Delta Fire, updated information, September 7, 2018

The blaze north of Redding, California has grown to 24,558 acres

Delta Fire Map
Delta Fire. Map by Incident Management Team, released Friday morning, Sept. 7. Click to enlarge.

Fire officials said Friday morning that the Delta Fire 24 miles north of Redding, California has grown to 24,558 acres, an increase of more than 2,000 acres since Thursday.

While the fire is steadily growing, it is moving at a much slower rate than it did the day it started, Wednesday, when it burned over 15,000 acres in the first nine hours.

(To see the all of the articles on Wildfire Today about the Delta Fire including the most recent, click here:

On Thursday firefighters were working on a firing operation on the east side of the fire that would tie it in with the 46,000-acre Hirz Fire, checking the spread on the east side of Interstate 5 and keep it from moving farther north in that area. At 2:24 a.m Friday a satellite detected a lot of heat in that area, so it is uncertain if they were successful.

The map above was released by the incident management team Friday morning; the date and time of the data used to map the perimeter is unknown. The satellite passing 200 miles above the fire at 2:24 a.m Friday  detected heat one or two miles farther north along both sides of Interstate 5, which is still closed, reaching almost as far north as the off ramp at Fisher (see the map below).

Delta Fire Map
Map of the Delta Fire. The red line was the perimeter mapped by a fixed wing aircraft at 10 p.m. MDT Sept. 5. The yellow line is the APPROXIMATE growth since then based on heat detected by satellites at 2:24 a.m. PDT September 7 (the red dots) and before. Click to enlarge.

There was no overnight mapping by a fixed wing aircraft Thursday night. One of the two U.S. Forest Service infrared scanning planes was down with mechanical difficulties, which could be the reason for the “unable to fill”. It was smoky over the fire during the night but that usually does not prevent imaging the fire, unlike clouds which prevent the infrared light from reaching the sensor on the aircraft. The ability to “see” through smoke is one of the primary attributes of infrared sensing technology. However an intense convection column containing smoke, ash, and burning embers can be confused with heat on the ground.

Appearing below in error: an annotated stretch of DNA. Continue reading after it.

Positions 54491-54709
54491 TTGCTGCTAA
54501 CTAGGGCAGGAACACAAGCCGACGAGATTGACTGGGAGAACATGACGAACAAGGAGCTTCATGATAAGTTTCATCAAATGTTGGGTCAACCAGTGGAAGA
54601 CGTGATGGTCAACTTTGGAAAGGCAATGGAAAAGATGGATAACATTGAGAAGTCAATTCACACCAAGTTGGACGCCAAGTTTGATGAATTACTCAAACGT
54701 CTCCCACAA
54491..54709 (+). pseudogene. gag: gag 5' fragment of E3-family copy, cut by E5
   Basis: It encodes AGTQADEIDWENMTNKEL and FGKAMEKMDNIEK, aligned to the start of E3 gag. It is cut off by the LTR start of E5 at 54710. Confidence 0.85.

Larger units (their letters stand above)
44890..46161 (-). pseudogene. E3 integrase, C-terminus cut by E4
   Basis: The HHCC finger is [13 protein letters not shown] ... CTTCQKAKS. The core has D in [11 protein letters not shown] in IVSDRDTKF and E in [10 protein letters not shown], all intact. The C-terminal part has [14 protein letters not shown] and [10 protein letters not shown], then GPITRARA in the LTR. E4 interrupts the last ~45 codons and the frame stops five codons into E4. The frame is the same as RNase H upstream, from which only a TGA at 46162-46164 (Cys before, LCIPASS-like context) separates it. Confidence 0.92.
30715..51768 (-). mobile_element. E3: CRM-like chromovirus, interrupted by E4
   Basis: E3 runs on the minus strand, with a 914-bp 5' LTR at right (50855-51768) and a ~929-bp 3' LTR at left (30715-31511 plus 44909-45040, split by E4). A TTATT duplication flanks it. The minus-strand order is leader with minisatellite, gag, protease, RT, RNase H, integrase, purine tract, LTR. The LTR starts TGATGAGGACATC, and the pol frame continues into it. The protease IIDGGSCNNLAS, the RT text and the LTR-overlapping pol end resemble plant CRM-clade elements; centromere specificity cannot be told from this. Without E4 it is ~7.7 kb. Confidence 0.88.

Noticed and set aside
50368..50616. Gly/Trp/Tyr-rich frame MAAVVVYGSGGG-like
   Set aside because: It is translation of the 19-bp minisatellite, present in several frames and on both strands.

During the large vegetation fires in southern California in 2003 some of the convection columns were so powerful that the windshields on six air tankers were cracked by chunks of debris that were being hurled into the air (page D-6 in 2003 California Governor’s Blue Ribbon Report; huge 20 Mb file). One pilot saw a four by eight sheet of plywood sail past at 1,500 feet.

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Author: Bill Gabbert

After working full time in wildland fire for 33 years, he continues to learn, and strives to be a Student of Fire.

5 thoughts on “Delta Fire, updated information, September 7, 2018”

  1. The rate of spread you people are talking about is phenomenal. Is this the new fire conditions or new norms our firefighters must learn to deal with ?

  2. I wonder what the record is for most-acres shortest-time fires in northern California. How would one measure that anyhow? Shortest time from zero to 10K acres? 20K? Number of acres per hour over the last 10 years? Seems that the Delta Fire has got to be a contender …

  3. The heat to the west of Fisher could very well be burn-out operations in conjunction with the dozer line, couldn’t they?


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